The U.S. saw a spike in car accident fatalities in 2020 and 2021. According to the National Highway Traffic Safety Administration (NHTSA), 42,915 people are projected to have died in motor vehicle accidents across the country in 2021. This is a 10.5% increase from 2020’s fatalities. Notably, this is the highest number of fatalities the U.S. has seen since 2005.
Where Maryland falls
While Maryland was no exception to this in 2020, in 2021, the state saw a nearly 3% decline in car accident fatalities. According to the Maryland Department of Transportation (MDOT), the state saw 573 fatalities in 2020 and 557 fatalities in 2021. However, given that there were 535 fatalities in 2019, Maryland is still experiencing a significant increase from pre-pandemic levels. Fatalities include drivers, passengers, pedestrians and cyclists.
What is causing the increase in fatalities?
Speeding, reckless driving and impaired driving continue to be the biggest contributors to crashes in Maryland, as well as across the country. MDOT outlined in detail the top causes contributing to fatal crashes, based on results from a recent survey:
- Speeding and reckless driving: About 40% of drivers admitted to speeding on highways and/or residential streets.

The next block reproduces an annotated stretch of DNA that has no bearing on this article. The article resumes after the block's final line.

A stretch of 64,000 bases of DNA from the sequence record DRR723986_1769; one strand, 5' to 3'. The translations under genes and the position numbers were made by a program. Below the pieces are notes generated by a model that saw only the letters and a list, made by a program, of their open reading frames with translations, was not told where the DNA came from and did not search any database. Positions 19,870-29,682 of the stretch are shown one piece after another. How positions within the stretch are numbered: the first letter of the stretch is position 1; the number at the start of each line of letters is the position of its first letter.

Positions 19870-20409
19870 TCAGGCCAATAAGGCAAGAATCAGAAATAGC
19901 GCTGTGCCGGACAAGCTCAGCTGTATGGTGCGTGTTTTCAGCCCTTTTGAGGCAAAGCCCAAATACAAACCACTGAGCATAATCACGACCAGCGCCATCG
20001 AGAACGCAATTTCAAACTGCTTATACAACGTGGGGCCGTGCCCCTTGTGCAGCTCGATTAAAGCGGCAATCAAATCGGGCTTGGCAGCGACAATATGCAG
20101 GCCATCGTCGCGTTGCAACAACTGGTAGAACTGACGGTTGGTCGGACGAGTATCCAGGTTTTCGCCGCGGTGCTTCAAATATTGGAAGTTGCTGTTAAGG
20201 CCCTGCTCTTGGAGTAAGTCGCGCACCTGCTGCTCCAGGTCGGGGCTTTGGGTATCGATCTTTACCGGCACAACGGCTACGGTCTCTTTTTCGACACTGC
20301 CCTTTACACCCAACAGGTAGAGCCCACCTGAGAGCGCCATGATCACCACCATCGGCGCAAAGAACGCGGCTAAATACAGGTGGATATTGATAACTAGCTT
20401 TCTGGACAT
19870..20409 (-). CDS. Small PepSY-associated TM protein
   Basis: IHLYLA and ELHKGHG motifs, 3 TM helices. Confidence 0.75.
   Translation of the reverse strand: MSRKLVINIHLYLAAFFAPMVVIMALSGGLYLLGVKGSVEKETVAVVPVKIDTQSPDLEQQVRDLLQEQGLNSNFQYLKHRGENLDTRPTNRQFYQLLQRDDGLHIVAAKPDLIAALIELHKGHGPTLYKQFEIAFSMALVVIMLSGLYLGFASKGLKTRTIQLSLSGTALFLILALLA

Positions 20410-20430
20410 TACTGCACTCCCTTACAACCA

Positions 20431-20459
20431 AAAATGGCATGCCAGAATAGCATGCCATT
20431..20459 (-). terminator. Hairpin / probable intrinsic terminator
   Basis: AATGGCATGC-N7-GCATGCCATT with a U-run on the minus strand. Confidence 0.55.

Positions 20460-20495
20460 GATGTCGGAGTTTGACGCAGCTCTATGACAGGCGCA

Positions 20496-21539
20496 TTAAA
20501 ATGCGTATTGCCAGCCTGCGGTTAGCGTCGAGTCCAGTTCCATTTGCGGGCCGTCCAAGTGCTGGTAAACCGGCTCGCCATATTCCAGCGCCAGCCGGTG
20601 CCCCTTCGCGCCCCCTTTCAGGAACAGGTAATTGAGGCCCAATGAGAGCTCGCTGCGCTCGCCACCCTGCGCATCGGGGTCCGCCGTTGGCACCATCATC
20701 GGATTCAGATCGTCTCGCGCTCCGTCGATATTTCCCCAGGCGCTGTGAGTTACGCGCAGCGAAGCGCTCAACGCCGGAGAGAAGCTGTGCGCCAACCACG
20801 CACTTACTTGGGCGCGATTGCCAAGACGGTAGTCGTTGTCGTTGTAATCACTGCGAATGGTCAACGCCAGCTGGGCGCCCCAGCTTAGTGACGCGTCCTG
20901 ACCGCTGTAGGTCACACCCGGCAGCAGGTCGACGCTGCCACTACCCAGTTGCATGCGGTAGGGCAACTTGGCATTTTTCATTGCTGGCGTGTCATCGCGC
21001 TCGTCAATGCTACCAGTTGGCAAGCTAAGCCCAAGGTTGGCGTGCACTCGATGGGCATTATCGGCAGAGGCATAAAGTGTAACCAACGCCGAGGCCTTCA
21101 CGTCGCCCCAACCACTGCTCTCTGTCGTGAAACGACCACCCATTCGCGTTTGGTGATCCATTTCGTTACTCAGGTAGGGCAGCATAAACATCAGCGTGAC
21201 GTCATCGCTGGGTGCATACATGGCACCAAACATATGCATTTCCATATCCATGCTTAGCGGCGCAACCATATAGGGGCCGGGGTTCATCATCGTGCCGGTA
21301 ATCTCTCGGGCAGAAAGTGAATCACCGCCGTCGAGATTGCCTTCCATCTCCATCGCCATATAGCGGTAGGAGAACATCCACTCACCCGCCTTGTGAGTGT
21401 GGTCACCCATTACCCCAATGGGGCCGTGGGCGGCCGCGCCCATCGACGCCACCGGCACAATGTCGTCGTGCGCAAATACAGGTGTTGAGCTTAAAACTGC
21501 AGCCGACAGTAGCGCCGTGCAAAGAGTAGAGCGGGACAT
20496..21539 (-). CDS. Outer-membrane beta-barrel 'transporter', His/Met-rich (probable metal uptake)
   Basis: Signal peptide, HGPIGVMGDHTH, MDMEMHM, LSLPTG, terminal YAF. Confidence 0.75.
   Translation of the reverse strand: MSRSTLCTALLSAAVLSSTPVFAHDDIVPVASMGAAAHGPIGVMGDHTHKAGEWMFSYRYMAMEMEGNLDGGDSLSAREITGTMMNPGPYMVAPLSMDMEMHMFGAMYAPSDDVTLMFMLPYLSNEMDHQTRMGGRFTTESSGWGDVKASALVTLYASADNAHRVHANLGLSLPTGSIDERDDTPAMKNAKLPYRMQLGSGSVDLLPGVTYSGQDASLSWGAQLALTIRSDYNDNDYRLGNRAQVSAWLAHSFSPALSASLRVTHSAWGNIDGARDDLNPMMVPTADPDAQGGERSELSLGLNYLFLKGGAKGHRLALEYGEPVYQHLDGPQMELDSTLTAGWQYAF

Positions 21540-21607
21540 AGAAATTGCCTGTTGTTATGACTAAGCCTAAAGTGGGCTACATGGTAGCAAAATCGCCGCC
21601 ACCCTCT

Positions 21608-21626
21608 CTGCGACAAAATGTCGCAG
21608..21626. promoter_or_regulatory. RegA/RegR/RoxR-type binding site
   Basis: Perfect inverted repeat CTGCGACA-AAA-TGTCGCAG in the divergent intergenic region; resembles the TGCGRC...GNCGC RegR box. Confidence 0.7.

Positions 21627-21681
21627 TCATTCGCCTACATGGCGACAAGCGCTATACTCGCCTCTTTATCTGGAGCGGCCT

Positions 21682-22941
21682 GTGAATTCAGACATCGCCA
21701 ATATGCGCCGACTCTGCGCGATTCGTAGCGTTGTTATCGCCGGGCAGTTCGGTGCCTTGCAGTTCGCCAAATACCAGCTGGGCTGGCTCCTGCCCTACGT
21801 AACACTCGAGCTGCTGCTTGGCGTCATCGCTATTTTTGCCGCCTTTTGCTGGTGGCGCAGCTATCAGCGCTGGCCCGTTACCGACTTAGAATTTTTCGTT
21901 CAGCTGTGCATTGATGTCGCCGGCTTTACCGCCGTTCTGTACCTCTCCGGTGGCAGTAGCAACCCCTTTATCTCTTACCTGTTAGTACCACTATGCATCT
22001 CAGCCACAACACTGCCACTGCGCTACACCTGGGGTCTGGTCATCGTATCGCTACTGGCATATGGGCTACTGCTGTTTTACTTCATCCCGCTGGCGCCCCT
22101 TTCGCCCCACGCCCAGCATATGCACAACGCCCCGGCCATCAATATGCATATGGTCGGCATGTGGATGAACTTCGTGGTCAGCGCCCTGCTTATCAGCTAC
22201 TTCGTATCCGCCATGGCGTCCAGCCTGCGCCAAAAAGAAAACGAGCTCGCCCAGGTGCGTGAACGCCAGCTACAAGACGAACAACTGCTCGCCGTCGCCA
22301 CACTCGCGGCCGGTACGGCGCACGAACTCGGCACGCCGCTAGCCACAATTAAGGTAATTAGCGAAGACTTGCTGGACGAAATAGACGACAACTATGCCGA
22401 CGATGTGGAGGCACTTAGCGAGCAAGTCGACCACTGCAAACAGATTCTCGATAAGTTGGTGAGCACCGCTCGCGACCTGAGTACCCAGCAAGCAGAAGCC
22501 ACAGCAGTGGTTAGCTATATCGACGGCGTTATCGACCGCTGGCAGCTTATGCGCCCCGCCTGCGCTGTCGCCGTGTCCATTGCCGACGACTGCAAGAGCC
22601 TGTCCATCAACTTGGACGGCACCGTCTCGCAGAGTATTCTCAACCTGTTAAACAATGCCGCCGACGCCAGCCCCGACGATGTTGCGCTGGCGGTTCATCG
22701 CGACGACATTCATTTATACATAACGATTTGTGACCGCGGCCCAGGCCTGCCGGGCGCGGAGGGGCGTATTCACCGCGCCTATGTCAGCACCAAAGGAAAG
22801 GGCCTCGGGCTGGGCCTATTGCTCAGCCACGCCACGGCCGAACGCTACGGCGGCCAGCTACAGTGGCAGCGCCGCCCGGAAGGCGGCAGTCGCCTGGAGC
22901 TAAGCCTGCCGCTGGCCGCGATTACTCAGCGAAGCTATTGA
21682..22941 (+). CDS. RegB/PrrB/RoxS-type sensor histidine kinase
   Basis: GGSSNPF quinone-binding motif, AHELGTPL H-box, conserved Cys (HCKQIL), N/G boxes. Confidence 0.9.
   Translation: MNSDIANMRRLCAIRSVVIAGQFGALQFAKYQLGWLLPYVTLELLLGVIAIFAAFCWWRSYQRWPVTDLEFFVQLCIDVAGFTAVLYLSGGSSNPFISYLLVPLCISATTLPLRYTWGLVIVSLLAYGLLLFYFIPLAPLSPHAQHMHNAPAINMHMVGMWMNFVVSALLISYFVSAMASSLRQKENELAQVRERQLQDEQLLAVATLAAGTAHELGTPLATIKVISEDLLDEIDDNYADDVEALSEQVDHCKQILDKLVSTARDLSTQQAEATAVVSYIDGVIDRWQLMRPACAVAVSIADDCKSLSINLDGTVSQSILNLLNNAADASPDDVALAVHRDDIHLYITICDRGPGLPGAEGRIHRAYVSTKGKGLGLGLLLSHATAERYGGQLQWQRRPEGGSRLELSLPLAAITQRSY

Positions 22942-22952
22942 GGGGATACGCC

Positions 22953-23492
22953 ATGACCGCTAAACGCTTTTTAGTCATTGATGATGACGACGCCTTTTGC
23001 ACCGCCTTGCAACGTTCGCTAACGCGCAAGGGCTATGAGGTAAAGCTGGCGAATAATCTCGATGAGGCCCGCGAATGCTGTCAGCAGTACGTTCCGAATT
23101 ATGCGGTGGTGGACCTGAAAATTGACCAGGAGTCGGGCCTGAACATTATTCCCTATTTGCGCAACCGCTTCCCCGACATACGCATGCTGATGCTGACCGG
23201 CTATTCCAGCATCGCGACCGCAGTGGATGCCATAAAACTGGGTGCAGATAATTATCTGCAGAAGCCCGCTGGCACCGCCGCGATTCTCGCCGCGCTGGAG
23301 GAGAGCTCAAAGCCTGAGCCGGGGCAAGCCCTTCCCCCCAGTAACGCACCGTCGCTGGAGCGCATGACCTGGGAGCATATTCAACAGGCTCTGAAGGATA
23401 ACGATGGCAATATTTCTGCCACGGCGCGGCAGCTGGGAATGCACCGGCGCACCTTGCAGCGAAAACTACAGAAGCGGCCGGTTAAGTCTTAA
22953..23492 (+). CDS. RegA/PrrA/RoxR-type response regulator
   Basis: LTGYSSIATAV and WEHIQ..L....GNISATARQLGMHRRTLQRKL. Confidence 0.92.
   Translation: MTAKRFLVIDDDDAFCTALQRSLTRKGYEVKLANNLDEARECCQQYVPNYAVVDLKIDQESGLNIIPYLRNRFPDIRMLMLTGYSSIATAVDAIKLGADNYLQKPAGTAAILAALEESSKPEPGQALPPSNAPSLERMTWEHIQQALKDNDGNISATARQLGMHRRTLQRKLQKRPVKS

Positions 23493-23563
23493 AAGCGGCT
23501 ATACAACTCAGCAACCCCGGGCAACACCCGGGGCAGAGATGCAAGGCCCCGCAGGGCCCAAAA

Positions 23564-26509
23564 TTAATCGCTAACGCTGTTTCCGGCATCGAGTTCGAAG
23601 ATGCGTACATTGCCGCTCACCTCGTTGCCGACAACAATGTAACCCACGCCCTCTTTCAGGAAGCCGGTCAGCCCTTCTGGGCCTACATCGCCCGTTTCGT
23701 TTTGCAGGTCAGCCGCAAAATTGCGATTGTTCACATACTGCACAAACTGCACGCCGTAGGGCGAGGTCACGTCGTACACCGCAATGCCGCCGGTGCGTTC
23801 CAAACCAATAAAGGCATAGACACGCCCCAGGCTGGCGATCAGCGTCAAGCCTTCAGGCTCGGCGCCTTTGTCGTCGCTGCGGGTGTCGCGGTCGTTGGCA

- Disregarding pedestrian and cyclist safety: More than half of respondents remarked that they do not feel safe in crosswalks.
- Seat belt usage: 5% of respondents remarked that they do not always wear a seat belt.
- Distracted driving: This contributed to more than 30% of Maryland crashes, yet 40-60% of respondents admitted to several distractions.
- Impaired driving: This has contributed to more than 800 crashes in Maryland since 2016. 3% of respondents admitted to recently driving impaired.
What’s happening in 2022?
As of September 1, 2022, Maryland has reported 350 fatalities. While this data is preliminary, it does signal that fatalities may be decreasing across the state. In the meantime, drivers, pedestrians and cyclists alike should practice safe and defensive behaviors out on the roads to protect themselves and others.